Psittacine Beak and Feather Disease

Teresa Manucy, DVM
Published: December 5, 2022
Psittacine Beak and Feather Disease

What is Beak and Feather Disease in Birds?

Psittacine beak and feather disease (PBFD) is also known as psittacine circovirus (PCV) or Psittacine Circoviral Disease (PCD). This is a viral condition responsible for damage to the beak, feathers, and nails as well as the immune system of infected birds.

PBFD disease was first recognized during the 1970s in Australian cockatoos and has affected over 50 species of wild and pet parrots. The virus is found most frequently among cockatoos, African grey parrots, lovebirds, lories, lorikeets, Eclectus parrots, and budgerigars.

Types of PBFD in Birds

Peracute

The peracute form of PBFD occurs in recently hatched birds. Symptoms are caused by bacteria and bacterial toxins in the bloodstream, pneumonia, infection of the small intestine causing diarrhea, regurgitation from crop stasis causing weight loss, and death.

The diagnosis is easily missed when a postmortem microscopic examination of tissues is not performed, since birds die before feather abnormalities are recognized. The onset is sudden–only lasting a few hours with rapid progression that is quickly fatal.

Acute

The acute form of PBFD develops in infected young birds as they develop their first feathers. Symptoms are often first seen between 2 months and 3 years of age. Signs include depression for a couple of days, sudden changes in the formation and appearance of the developing feathers, and premature molting. Some of these birds may die within 1-2 weeks after symptoms appear.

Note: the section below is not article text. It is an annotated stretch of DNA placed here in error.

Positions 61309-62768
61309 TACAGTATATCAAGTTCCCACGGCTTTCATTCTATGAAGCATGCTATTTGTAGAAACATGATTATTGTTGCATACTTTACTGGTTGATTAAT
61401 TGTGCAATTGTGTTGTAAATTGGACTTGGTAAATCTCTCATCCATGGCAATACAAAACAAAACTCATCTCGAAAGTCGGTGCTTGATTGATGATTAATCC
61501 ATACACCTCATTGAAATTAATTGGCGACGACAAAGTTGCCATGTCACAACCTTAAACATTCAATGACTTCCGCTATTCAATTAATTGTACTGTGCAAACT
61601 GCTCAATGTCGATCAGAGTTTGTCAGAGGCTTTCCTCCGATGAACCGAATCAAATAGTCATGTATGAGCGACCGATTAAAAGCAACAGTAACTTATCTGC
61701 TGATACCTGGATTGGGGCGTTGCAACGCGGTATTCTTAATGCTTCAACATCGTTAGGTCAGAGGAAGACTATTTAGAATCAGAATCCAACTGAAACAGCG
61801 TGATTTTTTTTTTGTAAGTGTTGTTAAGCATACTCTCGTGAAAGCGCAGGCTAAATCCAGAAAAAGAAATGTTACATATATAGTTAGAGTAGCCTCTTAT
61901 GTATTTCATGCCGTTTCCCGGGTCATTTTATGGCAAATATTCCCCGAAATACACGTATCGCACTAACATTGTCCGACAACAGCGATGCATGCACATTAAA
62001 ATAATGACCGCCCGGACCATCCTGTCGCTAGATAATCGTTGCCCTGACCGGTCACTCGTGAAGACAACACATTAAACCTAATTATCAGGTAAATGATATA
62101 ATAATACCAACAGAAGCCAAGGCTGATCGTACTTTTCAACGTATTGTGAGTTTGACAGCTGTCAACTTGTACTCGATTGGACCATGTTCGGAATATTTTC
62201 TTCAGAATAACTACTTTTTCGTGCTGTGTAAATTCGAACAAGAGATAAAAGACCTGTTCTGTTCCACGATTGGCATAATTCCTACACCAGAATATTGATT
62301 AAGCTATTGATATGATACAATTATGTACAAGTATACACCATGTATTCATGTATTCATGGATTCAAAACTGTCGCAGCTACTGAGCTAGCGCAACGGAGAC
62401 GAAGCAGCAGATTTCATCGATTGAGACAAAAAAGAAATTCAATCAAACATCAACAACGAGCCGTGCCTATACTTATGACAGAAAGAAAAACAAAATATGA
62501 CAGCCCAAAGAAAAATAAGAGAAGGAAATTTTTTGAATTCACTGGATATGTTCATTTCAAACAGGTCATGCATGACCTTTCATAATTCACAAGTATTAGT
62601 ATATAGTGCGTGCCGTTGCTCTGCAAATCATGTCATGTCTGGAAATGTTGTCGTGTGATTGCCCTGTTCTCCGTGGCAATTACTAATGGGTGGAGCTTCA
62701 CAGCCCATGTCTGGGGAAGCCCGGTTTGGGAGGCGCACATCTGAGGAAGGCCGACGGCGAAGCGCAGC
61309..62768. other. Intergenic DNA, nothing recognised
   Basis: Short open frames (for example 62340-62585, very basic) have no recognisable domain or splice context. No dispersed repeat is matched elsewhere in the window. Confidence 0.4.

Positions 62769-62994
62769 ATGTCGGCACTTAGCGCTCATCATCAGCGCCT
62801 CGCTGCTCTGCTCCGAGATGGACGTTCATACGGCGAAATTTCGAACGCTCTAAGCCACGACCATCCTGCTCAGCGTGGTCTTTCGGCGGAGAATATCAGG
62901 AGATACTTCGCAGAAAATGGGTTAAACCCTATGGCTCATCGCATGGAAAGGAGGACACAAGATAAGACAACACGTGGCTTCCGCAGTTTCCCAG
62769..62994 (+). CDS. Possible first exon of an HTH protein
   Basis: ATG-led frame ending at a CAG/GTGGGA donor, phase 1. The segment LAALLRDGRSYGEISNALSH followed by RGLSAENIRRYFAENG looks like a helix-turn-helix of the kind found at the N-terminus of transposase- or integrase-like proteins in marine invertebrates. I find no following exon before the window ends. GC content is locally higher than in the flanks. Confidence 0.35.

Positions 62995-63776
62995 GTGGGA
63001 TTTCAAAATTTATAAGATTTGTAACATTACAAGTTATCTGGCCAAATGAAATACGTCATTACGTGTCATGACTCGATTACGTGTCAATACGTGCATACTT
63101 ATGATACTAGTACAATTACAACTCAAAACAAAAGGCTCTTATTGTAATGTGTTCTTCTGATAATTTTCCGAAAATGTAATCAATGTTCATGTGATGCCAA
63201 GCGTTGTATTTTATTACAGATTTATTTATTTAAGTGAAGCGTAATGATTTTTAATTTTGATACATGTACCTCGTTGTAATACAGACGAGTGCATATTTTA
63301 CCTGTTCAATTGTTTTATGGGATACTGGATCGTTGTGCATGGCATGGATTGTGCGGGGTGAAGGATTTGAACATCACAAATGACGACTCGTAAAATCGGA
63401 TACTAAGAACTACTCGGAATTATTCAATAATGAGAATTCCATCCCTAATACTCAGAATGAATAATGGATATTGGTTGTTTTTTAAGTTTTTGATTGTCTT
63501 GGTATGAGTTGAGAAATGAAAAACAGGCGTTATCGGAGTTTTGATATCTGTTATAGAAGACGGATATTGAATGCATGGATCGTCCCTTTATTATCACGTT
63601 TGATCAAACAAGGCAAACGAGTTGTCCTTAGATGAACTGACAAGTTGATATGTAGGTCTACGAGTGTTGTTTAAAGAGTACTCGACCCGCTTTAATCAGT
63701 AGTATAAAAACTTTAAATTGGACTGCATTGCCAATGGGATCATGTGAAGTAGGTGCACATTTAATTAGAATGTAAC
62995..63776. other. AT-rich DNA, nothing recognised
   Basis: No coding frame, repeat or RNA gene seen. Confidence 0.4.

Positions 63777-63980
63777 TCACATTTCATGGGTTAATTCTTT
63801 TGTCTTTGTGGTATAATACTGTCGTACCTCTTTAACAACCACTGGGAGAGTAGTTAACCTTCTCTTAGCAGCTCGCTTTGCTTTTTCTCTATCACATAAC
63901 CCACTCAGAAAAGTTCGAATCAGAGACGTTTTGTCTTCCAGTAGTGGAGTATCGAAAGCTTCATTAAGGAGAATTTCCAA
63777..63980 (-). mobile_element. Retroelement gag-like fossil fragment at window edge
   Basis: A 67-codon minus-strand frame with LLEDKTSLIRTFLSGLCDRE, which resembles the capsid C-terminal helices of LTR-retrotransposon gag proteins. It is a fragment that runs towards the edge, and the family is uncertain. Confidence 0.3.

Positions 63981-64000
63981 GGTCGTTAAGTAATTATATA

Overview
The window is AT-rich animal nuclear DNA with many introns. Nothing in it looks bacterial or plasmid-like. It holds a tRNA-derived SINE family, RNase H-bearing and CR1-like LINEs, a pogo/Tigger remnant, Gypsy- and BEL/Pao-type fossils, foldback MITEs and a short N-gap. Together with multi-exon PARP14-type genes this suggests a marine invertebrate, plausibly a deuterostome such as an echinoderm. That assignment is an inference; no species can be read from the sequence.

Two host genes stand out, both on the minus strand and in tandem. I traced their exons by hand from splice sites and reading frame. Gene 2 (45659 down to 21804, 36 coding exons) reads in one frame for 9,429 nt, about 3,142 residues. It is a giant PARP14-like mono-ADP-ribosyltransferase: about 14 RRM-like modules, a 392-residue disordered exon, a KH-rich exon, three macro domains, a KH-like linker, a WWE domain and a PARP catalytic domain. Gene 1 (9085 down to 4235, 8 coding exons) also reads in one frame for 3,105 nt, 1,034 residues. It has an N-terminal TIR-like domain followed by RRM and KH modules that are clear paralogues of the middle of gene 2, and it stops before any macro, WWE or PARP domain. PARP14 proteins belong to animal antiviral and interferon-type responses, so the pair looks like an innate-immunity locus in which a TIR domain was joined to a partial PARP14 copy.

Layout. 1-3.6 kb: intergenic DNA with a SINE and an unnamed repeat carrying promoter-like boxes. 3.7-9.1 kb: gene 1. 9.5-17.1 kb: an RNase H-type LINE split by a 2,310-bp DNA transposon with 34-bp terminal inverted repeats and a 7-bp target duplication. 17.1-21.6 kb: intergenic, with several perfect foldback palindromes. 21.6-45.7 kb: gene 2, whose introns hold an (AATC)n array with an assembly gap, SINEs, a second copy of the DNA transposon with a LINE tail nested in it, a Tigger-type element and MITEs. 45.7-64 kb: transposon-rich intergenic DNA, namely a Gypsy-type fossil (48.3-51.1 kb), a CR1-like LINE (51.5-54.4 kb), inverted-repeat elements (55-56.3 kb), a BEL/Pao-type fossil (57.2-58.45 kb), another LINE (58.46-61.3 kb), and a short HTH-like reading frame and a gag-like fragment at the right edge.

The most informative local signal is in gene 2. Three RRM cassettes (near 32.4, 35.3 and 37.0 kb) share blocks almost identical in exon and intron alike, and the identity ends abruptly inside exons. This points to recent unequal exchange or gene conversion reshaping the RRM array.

Chronic

The chronic form of PBFD occurs in older birds (up to 20 years of age) as they develop abnormal feathers in a symmetrical pattern, which happens over successive molts. This occurs in the first molt after infection or up to 6 months later.

Short, clubbed feathers and deformed curled feathers are seen. These changes occur in birds that have survived the acute stage of the disease. If affected birds live long enough, they may develop baldness. Beak deformities may also develop after a long course of the disease where substantial feather changes have taken place.

Some birds will become carriers of the disease as a potential source of infection to other birds. Others will eradicate the disease and be left with a natural immunity that can be passed on to their offspring.

The affected birds may live months to years before dying of secondary viral, fungal, bacterial, or parasitic infections. Signs will include depression, elevated white blood cell counts, regurgitation, rapid weight loss, diarrhea, pneumonia, feather loss, weakness, and death. This resulting diminished immunity may cause death before the feather changes are recognized within months to years after infection.

Symptoms of Beak and Feather Disease in Birds

Symptoms of PBFD can be seen in the following:

  • Feathers: short, sharp, fragile, malformed feathers which bleed and break causing significant loss of powder down, and contour feathers with loss of pigment in a symmetrical pattern

  • Skin: scarring, scaly, thickened, moist skin, skin infections, loss of temperature control

  • Beak: initially glossy then dull, brittle, and malformed

  • Nails: brittle and malformed

  • Internal organs: immune system failure including the thymus, Bursa of Fabricius, and bone marrow

Causes of Beak and Feather Disease in Birds